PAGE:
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Travel Careers - the Art of Guiding People through Travel Tourism Jobs

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Tour guides have been involved with different types of travel jobs. They plan and oversee arrangements and accommodations for groups of tourists. A tour guide acts as an escort or chaperon for trips within a single area or one that includes many different stops and destinations. They likewise assist travelers with questions or concerns and may provide travelers with itineraries regarding information on such topics as climate, points of interest, foreign currency, or local customs. Tour guides research their destinations thoroughly so that they may bridge any potential strangeness of a new area for the travelers they escort.

Nevertheless, there is always a certain fascination with the unknown. Curiosity about distant cities and foreign cultures is what developed societies and nations. Traveling from one area to another was originally for the purposes of settlement, advancement, and improvement of living conditions. Today, however, travel is commonplace. People travel for business, for recreation, and for education. School children may take field trips to their state’s capitol city, and college students may study in foreign countries. Recreation and vacation travel, however, account for much of people’s disposable income. Early travelers were often accompanied by guides or scouts who had become familiar with the routes because they had made earlier trips to investigate safe and comfortable passageways. Later on, young children and women were not expected to travel alone so often relatives or house servants acted as their companions. Today, part of the travel job, tour guides act as escorts for people visiting foreign countries or to provide additional information on interesting facets of cities or towns. Tour guides take the place of the early scouts, but still act as experts in settings and situations that other people find unfamiliar.

In their travel careers, tour guides escort groups of tourists to different cities and countries and are knowledgeable companions and chaperons. Tour guides try to ensure that the passengers in a group tour enjoy and interesting and safe trip. They work to meet the needs of the group by finding our general interests and by directing individuals to those specific areas, whether these may be museums, nature walks, or local shops,. They also make themselves aware of individuals considerations such as special meals or lodging needs. A tour guide may schedule airline flights, bus reservations, or train tickets. Some book cruises, house boats, or car rentals. Tour guides research area hotels and other lodgings for the group and plan sightseeing tours, whether by bus or walking, and stops at various points of interest. Handling all the details of a trip prior to departure is one basic responsibility of a tour guide. Hotel reservations, special exhibits, theatrical presentations, and side trips all have to be made in advance. Itineraries and daily activities are scheduled, and alternate outings are planned in case of inclement weather conditions and to give passengers options.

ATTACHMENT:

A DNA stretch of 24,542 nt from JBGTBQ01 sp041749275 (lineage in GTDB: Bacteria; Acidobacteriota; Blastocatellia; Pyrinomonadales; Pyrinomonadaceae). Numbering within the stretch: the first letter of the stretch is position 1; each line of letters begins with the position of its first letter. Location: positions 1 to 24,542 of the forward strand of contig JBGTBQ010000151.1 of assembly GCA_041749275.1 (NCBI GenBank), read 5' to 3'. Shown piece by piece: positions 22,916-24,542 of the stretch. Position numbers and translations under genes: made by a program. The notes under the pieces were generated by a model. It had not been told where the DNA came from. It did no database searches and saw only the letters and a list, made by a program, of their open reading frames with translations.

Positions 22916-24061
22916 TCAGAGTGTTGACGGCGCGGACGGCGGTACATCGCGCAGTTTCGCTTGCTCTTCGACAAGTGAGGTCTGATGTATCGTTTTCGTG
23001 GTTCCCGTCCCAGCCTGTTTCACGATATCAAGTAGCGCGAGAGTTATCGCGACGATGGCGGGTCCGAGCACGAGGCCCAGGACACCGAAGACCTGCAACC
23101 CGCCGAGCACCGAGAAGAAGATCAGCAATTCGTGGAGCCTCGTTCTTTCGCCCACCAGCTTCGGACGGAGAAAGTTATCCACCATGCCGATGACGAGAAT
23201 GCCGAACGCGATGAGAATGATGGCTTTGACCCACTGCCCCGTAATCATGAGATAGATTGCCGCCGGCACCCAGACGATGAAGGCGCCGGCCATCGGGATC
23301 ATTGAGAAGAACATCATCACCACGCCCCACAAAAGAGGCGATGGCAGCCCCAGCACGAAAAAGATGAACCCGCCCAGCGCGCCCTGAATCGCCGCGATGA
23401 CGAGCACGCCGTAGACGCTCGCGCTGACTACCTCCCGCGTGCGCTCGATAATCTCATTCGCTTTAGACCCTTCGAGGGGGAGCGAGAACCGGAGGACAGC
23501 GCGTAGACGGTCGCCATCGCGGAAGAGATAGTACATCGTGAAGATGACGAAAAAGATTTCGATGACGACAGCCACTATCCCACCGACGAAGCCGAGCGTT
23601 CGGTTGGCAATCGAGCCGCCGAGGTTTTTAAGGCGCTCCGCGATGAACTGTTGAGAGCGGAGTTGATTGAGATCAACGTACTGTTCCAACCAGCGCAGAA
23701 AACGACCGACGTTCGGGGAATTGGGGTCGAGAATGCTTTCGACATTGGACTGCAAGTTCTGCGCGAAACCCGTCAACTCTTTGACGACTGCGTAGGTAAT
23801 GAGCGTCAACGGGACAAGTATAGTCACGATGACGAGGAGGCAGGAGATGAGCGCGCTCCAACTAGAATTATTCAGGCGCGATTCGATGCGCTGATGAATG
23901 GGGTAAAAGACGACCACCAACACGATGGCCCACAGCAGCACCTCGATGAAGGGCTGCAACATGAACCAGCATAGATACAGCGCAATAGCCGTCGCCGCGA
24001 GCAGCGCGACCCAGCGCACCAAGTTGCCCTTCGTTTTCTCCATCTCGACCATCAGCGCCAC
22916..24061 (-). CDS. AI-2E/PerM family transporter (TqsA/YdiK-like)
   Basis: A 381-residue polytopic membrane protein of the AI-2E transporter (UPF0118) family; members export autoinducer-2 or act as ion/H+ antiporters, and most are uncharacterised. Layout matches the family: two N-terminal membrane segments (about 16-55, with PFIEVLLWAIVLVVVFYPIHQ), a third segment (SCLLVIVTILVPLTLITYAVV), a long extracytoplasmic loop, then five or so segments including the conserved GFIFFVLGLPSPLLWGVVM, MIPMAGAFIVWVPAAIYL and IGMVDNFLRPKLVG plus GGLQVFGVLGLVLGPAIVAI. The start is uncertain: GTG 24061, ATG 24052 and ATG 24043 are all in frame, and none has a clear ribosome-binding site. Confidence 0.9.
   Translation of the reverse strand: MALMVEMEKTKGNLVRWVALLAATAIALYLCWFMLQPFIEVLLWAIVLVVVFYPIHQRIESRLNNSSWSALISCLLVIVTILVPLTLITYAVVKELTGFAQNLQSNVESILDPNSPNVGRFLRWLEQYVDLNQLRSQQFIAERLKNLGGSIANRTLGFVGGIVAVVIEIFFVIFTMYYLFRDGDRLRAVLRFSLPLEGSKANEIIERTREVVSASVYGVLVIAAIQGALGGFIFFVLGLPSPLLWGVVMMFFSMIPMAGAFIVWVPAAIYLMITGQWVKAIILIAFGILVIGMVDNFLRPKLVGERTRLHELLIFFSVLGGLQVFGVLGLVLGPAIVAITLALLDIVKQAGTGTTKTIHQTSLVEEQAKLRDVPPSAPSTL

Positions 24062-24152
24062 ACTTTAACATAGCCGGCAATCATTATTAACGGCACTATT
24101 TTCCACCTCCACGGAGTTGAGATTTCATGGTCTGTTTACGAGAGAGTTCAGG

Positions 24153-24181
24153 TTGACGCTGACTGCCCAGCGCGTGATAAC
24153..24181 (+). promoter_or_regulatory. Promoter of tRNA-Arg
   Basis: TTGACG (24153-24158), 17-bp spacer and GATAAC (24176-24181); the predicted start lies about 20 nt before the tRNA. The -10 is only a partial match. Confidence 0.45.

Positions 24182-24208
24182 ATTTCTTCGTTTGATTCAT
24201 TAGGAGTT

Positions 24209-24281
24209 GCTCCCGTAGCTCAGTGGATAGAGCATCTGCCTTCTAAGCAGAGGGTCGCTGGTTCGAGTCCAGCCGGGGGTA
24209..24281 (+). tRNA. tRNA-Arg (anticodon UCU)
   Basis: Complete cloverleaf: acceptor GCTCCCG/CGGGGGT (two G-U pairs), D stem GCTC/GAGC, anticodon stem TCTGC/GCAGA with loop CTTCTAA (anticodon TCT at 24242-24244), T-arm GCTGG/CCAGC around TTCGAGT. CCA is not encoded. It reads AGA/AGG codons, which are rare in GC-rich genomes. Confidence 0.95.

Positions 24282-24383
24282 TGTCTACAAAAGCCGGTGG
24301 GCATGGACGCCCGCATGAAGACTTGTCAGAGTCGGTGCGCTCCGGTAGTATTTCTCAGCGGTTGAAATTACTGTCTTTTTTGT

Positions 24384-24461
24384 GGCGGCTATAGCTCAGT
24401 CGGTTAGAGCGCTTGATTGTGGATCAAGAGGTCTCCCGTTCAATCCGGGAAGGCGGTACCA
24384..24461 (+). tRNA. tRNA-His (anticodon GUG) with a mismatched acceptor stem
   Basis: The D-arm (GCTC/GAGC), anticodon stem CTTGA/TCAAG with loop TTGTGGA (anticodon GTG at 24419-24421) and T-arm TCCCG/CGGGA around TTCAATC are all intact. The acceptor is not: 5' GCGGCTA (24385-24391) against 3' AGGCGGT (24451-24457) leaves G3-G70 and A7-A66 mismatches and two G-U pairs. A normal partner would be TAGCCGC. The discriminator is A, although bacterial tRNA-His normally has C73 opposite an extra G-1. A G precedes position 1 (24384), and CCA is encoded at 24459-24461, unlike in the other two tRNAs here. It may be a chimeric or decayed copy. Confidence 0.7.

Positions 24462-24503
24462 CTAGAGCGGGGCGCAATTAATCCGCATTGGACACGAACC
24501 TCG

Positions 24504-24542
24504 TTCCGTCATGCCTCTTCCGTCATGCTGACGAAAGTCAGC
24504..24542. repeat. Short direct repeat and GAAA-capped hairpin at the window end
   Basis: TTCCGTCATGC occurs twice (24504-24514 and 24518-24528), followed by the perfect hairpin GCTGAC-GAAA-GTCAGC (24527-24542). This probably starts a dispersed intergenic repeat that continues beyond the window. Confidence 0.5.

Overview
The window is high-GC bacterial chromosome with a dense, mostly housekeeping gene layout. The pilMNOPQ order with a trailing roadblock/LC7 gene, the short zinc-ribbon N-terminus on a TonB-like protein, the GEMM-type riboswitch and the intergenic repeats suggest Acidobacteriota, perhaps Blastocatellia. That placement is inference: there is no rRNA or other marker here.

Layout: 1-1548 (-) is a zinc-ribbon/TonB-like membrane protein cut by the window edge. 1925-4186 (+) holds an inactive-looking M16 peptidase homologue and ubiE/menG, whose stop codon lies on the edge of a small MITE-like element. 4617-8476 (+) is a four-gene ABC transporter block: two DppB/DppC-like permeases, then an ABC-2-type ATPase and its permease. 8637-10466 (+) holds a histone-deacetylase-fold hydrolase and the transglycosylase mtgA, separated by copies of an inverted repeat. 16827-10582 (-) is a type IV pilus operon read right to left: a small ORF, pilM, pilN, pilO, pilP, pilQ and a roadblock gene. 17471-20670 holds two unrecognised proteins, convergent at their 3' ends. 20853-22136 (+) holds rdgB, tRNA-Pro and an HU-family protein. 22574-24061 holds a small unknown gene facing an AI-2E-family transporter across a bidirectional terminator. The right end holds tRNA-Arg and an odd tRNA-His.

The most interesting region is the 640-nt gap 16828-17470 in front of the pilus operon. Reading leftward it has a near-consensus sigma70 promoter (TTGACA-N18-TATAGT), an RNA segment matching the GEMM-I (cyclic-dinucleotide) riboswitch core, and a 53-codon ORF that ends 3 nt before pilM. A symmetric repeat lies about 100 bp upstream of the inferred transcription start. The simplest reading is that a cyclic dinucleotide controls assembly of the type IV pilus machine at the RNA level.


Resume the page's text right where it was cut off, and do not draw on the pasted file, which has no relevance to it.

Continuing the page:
The second area of focus is, of course, the tour itself. Here, the tour guide must make sure that all aspects of transportation, lodging, and recreation meet the itinerary planned. This is part of the travel employment of a tour guide. He must see to it that travelers’ baggage and personal effects are loaded and handled properly. Some tours include meals and trips to local establishments and a guide must be sure that each passenger is present for the various arrivals and departures of the trip’s activities. Furthermore, tour guides provide interesting information on the locale to the group and alert them to special sights. They are familiar with the history and significance of places through research and previous visits. They see that the group stays together so that they do not miss their transportation arrangements or get lost. Guides also arrange free time for travelers to peruse individual interests, although time allotments and common meeting points are established in advance.

In traveling jobs, tour guides must be resourceful to handle necessary changes in plans or unacceptable accommodations. They must know an area’s resources so that they are able to offer assistance in dealing with emergencies such as an ill passenger or lost personal items. Tour guides are prepared to answer or find out answers to various questions passengers may have regarding currency, restaurants, and necessary travel identification or preparations. They are actually expected to be outgoing, friendly, and confident people in handling such travel agent jobs. They are aware of the travelers’ needs and the kinds of questions and concerns they might have. They are sensitive to the range of activities that areas have to offer and plan sightseeing trips accordingly. Likewise, tour guides are comfortable being in charge of large groups of people and have good time management skills in his travel tourism jobs. They are resourceful and are able to adapt to different environments. They are also fun loving and know how to make others feel at ease in unfamiliar surroundings.

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